IRCCS San Raffaele Pisana


IRCCS San Raffaele Pisana


Via della Pisana n. 235, 00163 Rome - Via di Val Cannuta n. 247, 00166 Rome Italy


Motor and sensory rehabilitation


+39 06-5225-3406


Prof. Massimo Fini

The San Raffaele Scientific Institute for Research, Hospitalization and Health Care (Italian acronym IRCCS) has been recognized in 2005 by the Italian Ministry of Health as a Research Institute in the field of motor and sensory rehabilitation in different areas of Medicine: Cardiology, Pneumology, ENT, Neurology, Orthopedics, and Developmental Disabilities.

The Institute has 298 beds distributed in ordinary inpatient and day hospital settings in the following Operating Units:

  • Neuromotor Rehabilitation
    • Alzheimer’s Disease and Cognitive Disorders Center
    • Parkinson’s Disease and Movement Disorders Center
    • Headache and Neuropathic Pain Center
    • Multiple Sclerosis and Functional Neurological Diseases Center
  • Pediatric Rehabilitation
  • Rehabilitation cardiology – Center for the study of heart failure
  • Respiratory Rehabilitation
  • Medicine

The research activity of the San Raffaele Institute in Rome is mainly based on rehabilitation in all clinical conditions across the lifespan, with specific research groups on cardiovascular, neurodegenerative, respiratory, developmental disabilities, aging population, telemedicine and teleassistance, robotics, brain trauma and traumatic injuries.

Research is organized and coordinated in Research Areas, closely linked with the Operating Units and Departments dedicated to care and, for translational research.

Clinical laboratories, diagnostic imaging, and outpatient clinics provide important support to the clinic: the neurophysiopathology laboratory, gait analysis for the study of posture and movement, the cardiac function laboratory, audiology, phoniatric services, respiratory function laboratory, clinical pathology and advanced biotechnology, occupational therapy and functional reeducation, the neuropsychology service, and the robotics laboratory.

The Research Center, located in Via di Val Cannuta, has shared facilities and laboratories:  Multidisciplinary Biobank, Advanced Biotechnology and Biomarker Discovery, Cardiovascular Endocrinology, Molecular and Cellular Neurobiology, Molecular, Cellular and Ultrastructural Pathology, Electrophysiology, Experimental Neurophysiology, Biochemistry of Aging, Brain Connectivity laboratory, Bioengineering of Rehabilitation, Microbiology of Chronic Degenerative Diseases, Cellular and molecular pharmacology, Functional human genomics, Synaptic immunopathology, Human longevity program, Bioengineering of neurorehabilitation, Omics sciences and precision medicine, Scanning electron microscopy (SEM), Transmission electron microscopy (TEM), Confocal microscopy and laser capture, Ultramicrotomy, Microscopy and cytofluorimetry.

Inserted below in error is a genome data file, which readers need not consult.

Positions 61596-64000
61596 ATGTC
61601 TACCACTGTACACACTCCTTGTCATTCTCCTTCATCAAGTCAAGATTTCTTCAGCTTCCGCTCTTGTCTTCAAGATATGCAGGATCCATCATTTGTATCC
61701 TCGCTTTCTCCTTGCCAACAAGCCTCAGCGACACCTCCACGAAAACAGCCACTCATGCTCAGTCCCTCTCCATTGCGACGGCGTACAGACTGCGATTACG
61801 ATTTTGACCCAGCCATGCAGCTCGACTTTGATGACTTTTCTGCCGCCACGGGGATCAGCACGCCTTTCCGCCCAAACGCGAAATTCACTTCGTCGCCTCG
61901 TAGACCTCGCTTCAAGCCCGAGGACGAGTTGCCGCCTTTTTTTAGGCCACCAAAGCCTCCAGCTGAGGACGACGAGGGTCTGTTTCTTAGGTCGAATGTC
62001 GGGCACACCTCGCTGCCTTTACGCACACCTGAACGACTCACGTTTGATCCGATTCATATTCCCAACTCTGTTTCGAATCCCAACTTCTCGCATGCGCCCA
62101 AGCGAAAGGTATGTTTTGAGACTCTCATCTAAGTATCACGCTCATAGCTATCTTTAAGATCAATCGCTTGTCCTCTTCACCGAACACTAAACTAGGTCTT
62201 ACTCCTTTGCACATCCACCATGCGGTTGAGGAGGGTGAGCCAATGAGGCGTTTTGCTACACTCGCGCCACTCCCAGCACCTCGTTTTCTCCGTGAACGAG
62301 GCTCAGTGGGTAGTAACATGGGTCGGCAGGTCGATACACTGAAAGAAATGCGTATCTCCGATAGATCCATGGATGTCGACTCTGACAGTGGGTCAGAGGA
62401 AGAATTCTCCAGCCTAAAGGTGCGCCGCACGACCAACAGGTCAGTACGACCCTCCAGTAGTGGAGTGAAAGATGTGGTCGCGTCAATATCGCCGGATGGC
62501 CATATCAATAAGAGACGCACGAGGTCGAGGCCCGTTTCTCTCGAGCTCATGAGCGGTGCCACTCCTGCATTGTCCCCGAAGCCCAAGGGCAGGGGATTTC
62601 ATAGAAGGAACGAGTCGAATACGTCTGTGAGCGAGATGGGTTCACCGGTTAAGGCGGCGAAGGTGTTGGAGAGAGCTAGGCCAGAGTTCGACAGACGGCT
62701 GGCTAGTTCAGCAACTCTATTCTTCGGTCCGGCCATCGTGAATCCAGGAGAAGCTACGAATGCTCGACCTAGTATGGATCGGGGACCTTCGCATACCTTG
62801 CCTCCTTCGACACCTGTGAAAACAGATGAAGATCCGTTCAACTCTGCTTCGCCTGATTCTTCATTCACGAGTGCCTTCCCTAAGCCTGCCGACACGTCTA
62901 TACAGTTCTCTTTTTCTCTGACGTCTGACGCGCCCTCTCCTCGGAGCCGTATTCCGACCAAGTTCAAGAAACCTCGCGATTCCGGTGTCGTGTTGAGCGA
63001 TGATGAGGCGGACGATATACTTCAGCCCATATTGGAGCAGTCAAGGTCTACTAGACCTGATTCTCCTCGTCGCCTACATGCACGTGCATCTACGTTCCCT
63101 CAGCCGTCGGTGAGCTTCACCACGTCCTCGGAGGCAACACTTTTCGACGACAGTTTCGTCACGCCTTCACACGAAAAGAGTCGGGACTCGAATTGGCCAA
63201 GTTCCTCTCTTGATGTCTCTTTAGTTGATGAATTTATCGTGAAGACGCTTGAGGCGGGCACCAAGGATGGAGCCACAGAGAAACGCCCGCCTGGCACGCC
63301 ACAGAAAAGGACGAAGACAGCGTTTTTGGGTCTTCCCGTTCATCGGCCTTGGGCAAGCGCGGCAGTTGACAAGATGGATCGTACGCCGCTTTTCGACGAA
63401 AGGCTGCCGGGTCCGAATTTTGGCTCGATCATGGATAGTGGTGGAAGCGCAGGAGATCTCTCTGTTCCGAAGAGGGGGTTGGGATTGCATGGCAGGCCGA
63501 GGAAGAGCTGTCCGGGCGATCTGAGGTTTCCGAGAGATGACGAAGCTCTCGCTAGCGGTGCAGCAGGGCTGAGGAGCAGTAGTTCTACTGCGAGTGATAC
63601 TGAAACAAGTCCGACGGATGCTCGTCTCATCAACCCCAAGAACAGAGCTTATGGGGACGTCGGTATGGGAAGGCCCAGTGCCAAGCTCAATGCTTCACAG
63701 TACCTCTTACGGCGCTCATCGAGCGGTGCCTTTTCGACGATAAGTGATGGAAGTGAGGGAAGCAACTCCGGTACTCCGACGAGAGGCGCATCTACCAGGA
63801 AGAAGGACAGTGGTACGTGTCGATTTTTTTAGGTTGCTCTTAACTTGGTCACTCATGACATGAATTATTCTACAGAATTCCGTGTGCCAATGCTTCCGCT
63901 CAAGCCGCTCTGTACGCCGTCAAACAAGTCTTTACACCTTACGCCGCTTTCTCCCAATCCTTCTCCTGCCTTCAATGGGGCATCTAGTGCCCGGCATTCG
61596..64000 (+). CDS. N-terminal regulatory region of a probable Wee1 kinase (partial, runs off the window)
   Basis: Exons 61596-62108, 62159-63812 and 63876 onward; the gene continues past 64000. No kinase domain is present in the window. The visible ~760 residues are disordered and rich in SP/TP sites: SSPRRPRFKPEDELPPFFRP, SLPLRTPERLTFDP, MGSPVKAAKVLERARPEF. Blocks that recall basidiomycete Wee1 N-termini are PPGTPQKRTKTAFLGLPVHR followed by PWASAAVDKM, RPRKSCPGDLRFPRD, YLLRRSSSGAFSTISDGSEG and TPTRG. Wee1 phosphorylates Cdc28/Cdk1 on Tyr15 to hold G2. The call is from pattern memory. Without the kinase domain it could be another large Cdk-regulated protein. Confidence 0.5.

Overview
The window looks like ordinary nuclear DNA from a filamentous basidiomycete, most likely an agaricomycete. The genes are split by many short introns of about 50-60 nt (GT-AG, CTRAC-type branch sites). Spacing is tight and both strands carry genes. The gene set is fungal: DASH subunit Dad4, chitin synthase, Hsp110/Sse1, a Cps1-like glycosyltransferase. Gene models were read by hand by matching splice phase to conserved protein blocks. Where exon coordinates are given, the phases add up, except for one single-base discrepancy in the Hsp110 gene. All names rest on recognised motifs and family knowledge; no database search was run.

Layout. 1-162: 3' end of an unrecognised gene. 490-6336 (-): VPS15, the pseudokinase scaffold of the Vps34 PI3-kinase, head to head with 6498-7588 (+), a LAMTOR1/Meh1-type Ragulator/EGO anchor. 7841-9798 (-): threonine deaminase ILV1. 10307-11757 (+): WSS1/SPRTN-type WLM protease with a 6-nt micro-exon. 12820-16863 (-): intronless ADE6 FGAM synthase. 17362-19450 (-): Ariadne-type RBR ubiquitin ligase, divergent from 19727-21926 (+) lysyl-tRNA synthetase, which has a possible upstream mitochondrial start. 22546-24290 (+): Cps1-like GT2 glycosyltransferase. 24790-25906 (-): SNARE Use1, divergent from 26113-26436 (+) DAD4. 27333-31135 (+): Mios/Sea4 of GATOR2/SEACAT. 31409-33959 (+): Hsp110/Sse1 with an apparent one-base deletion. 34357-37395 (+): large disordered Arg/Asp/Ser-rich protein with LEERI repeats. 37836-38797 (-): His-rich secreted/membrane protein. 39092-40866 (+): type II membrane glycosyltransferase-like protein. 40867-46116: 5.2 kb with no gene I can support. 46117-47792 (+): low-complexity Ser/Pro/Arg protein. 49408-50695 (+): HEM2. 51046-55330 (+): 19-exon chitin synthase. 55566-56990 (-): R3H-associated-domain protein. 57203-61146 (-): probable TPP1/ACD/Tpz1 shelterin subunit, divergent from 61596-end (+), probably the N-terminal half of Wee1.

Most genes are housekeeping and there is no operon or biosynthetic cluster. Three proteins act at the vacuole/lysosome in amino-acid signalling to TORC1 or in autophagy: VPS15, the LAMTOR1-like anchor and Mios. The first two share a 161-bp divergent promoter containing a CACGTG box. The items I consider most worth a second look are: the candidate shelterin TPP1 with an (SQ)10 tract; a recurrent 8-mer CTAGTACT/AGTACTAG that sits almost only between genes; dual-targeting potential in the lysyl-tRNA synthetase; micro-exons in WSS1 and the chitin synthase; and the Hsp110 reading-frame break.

The current research activity of the San Raffaele Institute is organized according to the following three institutional research lines:

  • Preclinical factors determining the effectiveness of rehabilitation
  • Disability clinic
  • Innovation in medicine and rehabilitation.

In the context of the neuroscience network, the San Raffaele Institute’s approach aims for high efficiency and coordination among professional figures, innovative instrumentation and technologies, knowledge enabling their use, and sharing of protocols and results in a technology-driven perspective based on national/international guidelines and clinical recommendations.

The use of rehabilitation robotics and teleneurorehabilitation allows the translation of excellence to the patient’s bedside in terms of standardization of interventions, customizability of strategies, multimodality approaches, and continuity of care. A specific area of interest concerns stroke rehabilitation and research on all related issues such as synaptic plasticity, neuronal network architecture, the use of non-invasive brain stimulation methods, neuroinflammation with the aim of progressive tailoring of rehabilitation interventions in the various post-stroke phases.